Scorsese’s splashy, cynical, and masterfully-made postwar musical was egregiously cold-shouldered upon release, as was the singular star turn of Liza Minnelli, doing a grateful yet galvanizing variation on Mama Judy's legendary Star is Born role as Francine Evans, an aspiring singer who falls under the romantic influence of De Niro’s callous, captivating saxophonist. Minnelli is, of course, a stupendous, show-stopping singer-dancer, but it’s her tough-minded, deeply-felt emotionality that proudly places Francine Evans beside Garland’s Vicki Lester, Julie Andrews' Maria von Trapp, Barbra Streisand’s Fanny Brice, and Minnelli's own Sally Bowles within the eternal pantheon of preeminent, pitch-perfect musical performances.
Cathy Moriarty as Vickie La Motta in Raging Bull (1980)
Stuck early on with a series of lusty, libido-stoking poses as Jake La Motta’s (De Niro) smitten child bride turned infuriated ex-wife, Cathy Moriarty evades the heavy possibility of becoming an empty-headed sex doll with a performance that's self-effacingly loose and lived in. Scorsese & Co. don't afford her any Sharon Stone-in-Casino-sized tantrums or Bracco-level crack-ups, but Moriarty manages to make her Vickie La Motta into something much more impressive than an overwhelming scene-stealer: a woman of surprising, subdued intelligence and quietly calculated defiance. Her sly, sphinx-like silence in a hotel room row between brothers Jake and Joey (Joe Pesci) is more interesting to watch than the brotherly blow-up itself.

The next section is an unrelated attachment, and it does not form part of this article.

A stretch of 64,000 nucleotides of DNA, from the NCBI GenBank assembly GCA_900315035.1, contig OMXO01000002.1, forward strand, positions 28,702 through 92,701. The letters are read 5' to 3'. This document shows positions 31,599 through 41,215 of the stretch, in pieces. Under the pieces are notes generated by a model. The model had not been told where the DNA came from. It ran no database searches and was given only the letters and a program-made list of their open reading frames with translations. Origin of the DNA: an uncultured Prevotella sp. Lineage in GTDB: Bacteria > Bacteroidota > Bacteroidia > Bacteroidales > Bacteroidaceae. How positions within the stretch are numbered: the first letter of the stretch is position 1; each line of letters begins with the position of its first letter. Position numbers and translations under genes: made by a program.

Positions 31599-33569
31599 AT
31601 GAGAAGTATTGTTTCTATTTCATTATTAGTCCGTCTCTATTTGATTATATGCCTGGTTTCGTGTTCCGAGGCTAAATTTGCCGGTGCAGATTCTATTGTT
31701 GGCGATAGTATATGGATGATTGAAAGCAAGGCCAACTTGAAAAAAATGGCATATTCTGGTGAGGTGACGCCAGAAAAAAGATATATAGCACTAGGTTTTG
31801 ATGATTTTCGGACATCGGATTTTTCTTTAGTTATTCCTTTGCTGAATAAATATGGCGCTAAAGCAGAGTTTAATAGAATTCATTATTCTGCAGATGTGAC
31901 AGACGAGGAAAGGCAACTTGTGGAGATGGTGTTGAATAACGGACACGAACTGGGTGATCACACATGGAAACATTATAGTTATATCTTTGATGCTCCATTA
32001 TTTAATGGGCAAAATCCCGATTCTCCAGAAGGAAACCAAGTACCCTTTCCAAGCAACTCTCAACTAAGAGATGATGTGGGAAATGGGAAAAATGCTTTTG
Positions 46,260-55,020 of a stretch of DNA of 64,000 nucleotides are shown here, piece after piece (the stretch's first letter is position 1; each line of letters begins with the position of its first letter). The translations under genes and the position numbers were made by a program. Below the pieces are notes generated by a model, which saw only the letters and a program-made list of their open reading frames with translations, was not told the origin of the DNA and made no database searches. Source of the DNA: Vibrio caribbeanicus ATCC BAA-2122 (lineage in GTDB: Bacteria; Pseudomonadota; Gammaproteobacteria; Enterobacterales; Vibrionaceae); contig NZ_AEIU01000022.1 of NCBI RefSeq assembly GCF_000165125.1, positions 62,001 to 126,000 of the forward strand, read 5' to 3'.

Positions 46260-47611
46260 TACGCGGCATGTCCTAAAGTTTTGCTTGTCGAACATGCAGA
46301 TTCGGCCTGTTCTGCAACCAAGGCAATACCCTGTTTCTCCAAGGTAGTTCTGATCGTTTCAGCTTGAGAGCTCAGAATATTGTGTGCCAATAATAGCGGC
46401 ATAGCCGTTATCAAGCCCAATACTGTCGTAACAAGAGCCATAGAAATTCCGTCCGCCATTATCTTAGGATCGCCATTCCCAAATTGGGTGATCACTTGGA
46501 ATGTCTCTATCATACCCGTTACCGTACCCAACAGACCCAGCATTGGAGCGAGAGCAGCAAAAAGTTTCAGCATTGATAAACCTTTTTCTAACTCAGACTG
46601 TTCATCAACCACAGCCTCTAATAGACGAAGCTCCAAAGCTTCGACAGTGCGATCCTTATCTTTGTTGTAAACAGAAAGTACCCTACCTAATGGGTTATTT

Michelle Pfeiffer as Ellen Olenska in The Age of Innocence (1993)
Has modern-day cinema ever found itself a more stunning romance actress than Michelle Pfeiffer? Scorsese once called her "the best we have" after seeing her in Dangerous Liaisons, and based on the evidence of Pfeiffer's dazzling, disgraced, deeply-felt Countess Ellen Olenska in Scorsese's lush Edith Wharton adaptation, it's hard not to take him at his word. Grappling wondrously with Daniel Day-Lewis as the betrothed, upper-crust object of her affections, Pfeiffer cuts right to the heart of Wharton's incisive, nineteenth-century social critique with all the exquisite tension and slow-burning emotion of an intense and impossible love deferred. Just looking at a still of Pfeiffer in this is enough to make you wish that this poignant, perceptive performer still worked at the rate at which we need her, which is always.
Sharon Stone as Ginger McKenna in Casino (1995)
Casino, Scorsese's rote, real-life Las Vegas crime saga, has never been considered Scorsese's finest hour — or three. That plodding runtime doesn't help matters, but the film might as well last for an eternity whenever the superb Sharon Stone slinks into a frame or strides into focus. As Robert De Niro's hungry, hustling criminal wife, Stone is a striking, shapely element within Scorsese's keyed-up, seventies-styled imagery. She can take your breath away by just strolling into a shot with a beautifully beaded Bob Mackie gown clinging to her skin, but she's also playing a real and riveting woman: decadent and materialistic, sure, but also edgy, intricate, and emotionally voluptuous. Like all of Scorsese's women, you can barely take your eyes off her. As if you'd ever want to.